Recalling the comments on the fresco decoration video, it emerges that a high quality and captivating storytelling, able to stimulate the interest of visitors, is essential for the appreciation of the experience. Even a suggestive and immersive view of the basilica at nightfall was not enough to attract the preferences of the visitors, who prefer the visual content to be accompanied by an appealing storytelling.

Fig. 6. Virtual restoration of the fresco decoration representing the martyrdom of Pistis or Elpis (Fondazione Brescia Musei) and the drawing made by Gaetano Panazza (Panazza 1962, p. 215).

Presence of human figures in 3D reconstructions

The AR experience in San Salvatore does not include the presence of human figures in the virtual reconstruction, as well as the two previous experiences in Brescia. The high level of conservation of the buildings seemed not require this type of animation. Besides, this addition – apparently simple – implies a much more demanding and expensive work of planning and rendering.

Nevertheless, during meetings, conferences, round tables with representatives of museums or archaeological sites about the first experiences in Brescia, it was pointed out that the absence of human figures made the virtual reconstructions aseptic. It was argued that the presence of figures carrying out activities connected to the function of the place would have made the virtual reconstruction more effective. In addition, the presence of local people filling these ancient buildings could improve the perception of the dimensional scale.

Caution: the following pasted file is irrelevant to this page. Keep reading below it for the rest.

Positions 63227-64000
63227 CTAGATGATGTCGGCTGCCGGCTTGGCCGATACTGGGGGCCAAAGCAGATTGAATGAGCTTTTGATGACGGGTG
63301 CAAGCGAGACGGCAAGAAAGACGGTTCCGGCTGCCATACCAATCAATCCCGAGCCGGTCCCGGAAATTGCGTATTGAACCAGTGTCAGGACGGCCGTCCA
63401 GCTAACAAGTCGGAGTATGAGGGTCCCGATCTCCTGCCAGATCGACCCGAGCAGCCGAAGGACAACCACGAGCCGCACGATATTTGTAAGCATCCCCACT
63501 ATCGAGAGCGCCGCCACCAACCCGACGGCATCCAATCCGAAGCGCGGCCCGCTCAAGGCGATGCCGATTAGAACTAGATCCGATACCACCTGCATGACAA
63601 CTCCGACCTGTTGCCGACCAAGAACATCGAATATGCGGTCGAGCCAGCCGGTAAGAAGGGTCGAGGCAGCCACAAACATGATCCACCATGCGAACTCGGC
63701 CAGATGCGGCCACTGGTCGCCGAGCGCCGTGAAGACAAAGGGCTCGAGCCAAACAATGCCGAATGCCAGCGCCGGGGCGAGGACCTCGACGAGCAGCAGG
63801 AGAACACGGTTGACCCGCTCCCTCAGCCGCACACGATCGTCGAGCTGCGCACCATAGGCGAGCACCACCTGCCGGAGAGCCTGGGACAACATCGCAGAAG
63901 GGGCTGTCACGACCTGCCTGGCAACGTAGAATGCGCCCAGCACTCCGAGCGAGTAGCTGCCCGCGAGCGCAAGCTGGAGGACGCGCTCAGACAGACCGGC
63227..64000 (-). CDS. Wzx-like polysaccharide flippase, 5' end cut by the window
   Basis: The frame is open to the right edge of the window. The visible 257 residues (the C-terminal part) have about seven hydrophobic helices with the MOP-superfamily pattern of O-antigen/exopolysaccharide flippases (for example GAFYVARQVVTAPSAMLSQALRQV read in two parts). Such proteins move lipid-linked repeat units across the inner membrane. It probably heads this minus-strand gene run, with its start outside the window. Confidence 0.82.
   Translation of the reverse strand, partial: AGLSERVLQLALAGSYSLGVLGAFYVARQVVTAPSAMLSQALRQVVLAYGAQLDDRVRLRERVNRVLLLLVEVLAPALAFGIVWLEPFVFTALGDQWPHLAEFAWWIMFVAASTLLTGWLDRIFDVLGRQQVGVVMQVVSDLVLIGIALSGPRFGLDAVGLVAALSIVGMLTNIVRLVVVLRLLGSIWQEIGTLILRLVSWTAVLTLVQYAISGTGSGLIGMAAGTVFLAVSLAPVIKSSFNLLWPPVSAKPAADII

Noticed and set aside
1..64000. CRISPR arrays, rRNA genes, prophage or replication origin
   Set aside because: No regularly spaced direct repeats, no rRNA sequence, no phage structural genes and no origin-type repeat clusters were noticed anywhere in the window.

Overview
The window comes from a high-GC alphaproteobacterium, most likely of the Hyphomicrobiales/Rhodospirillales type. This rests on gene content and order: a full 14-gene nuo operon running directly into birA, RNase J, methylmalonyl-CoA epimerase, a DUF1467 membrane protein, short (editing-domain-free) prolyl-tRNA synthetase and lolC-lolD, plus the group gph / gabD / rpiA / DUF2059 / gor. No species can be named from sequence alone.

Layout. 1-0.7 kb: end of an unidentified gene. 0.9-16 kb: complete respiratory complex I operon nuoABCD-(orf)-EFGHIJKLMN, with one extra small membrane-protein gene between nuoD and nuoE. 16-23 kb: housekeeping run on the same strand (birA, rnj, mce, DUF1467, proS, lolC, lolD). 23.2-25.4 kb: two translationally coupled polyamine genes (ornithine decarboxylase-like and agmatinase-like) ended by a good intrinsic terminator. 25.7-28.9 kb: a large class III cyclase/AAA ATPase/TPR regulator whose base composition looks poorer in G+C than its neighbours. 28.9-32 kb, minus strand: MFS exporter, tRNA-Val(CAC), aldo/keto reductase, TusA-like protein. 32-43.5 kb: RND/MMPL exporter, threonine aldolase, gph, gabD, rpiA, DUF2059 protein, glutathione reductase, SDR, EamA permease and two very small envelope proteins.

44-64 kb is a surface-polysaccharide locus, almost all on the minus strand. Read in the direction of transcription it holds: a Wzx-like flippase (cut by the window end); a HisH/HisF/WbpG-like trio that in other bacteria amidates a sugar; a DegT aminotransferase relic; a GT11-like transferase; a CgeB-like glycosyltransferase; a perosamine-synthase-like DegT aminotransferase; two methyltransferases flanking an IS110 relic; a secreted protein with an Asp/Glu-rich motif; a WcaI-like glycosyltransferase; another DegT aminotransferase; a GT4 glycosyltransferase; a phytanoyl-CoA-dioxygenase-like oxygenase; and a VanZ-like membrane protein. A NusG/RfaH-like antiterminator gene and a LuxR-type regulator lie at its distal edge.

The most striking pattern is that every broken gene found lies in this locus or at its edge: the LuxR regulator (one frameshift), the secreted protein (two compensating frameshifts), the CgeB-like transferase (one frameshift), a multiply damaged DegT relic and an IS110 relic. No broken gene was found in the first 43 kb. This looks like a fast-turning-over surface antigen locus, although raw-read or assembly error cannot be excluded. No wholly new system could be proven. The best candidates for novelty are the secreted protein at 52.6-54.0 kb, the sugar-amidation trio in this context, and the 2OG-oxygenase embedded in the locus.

For those reasons, the public was taken into consideration and asked if they thought the visit could have been improved by the presence of virtual people going on about their daily activities. 51% answered this question affirmatively. Therefore, the public does not seem to have a clear preference for this topic. It is interesting to analyse the data obtained for each category.

As for the provenance (Figure 7a), a strong preference for an affirmative answer (79%) emerges for the foreign visitors. On the other hand, Italian users show a slight tendency to prefer the absence of virtual humans (52%).

By dividing the answers by age ranges, we can see that the percentage of affirmative answers increases as the age decreases: 37% of visitors who are 60 years old and older would enjoy the presence of human figures, 39% in the 51-60 range, 50% in the 41-50 range, 50% in the 31-40 range, 55% in the 19-30 range, 83% for the under 18 (Figure 7b). The results are extremely homogenous between 19 and 50 years-olds, while the youngest and oldest users show stronger views.

Answers divided by qualifications are homogenous (from 39% to 55% of affirmative answers), apart from who has elementary education, that express a strong preference (83%) for the absence of virtual human figures.

In conclusion, it is not possible to reach a definitive conclusion through data analysis because a clear opinion from the public does not exist. Nevertheless, some considerations regarding the technology use can be made.  Human figures seem to be more suitable for virtual reality: visitors are completely isolated from the surrounding environment and the sense of immersion in a virtual space could be improved in that way. It seems legitimate to think that the presence of human figures could play a relevant role to “humanize” of the place.